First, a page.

After finding gas deposits in the North Sea, an energy company may begin harvesting petroleum from rocks dating back to the Middle Jurassic period. The company, Statoil, discovered the deposits in a section of rock known as The Tarbert Formation, which reportedly contains two levels of gas columns in its upper section. The combined 26 meters of deposits offers "good to moderate reservoir properties," according to Natural Gas Europe.
The article said that the Songa Delta drilling facility drilled its fourth exploration well 3,313 meters underwater. This included work on the Ness formation, a "water-bearing" site. These most recent discoveries have led to an estimate of as many as 3 million cubic meters of "recoverable oil equivalents" at the well site.
"There's an estimate of as many as 3 million cubic meters of 'recoverable oil equivalents' at the well site."
The Norwegian Petroleum Directorate lists the Tarbert and Ness formations as part of the Brent Group, which contains myriad minerals. Though both formations are comprised of different types of sandstones, the Ness is described as having a greater variety, with "an association of coals, mudstones, siltstones and fine to medium sandstones." The Tarbert is also connected to a coal-bearing shale.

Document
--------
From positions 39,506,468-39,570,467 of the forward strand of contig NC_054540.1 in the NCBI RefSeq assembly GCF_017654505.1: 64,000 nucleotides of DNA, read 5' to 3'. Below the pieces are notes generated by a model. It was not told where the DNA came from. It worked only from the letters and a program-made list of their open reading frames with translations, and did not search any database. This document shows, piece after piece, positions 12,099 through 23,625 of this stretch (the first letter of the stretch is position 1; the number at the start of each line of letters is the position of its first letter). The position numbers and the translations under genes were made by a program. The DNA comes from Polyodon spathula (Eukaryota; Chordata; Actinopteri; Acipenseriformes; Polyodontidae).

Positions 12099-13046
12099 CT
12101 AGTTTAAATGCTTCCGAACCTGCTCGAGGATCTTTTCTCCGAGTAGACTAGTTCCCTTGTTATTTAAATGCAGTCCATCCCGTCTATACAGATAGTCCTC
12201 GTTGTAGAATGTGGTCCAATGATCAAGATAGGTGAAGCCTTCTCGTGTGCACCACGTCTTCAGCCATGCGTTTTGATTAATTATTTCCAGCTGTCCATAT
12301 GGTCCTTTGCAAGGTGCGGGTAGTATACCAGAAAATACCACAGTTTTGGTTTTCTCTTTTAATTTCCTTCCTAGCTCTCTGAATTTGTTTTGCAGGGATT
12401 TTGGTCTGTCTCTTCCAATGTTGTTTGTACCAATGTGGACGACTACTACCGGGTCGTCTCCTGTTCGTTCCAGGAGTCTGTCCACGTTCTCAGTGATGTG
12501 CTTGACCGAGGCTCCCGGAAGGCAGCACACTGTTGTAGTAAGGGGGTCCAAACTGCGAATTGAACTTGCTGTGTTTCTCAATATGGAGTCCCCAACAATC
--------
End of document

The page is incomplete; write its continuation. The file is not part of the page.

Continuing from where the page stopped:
Earlier this month, Statoil also secured plans for a drilling program around Newfoundland, including nine wells placed in the area. Following on drilling programs from previous years, Statoil Canada President Paul Fulton said that the company has continued interest in the Bay du Nord region as well, according to Scandinavian Oil & Gas Magazine. This area has multiple possibilities for oil-based development, stemming from recent discoveries.
To safeguard their future expansions, offshore oil and gas businesses may need to take a second look at the insurance coverage they currently use to decide on a more accurate policy.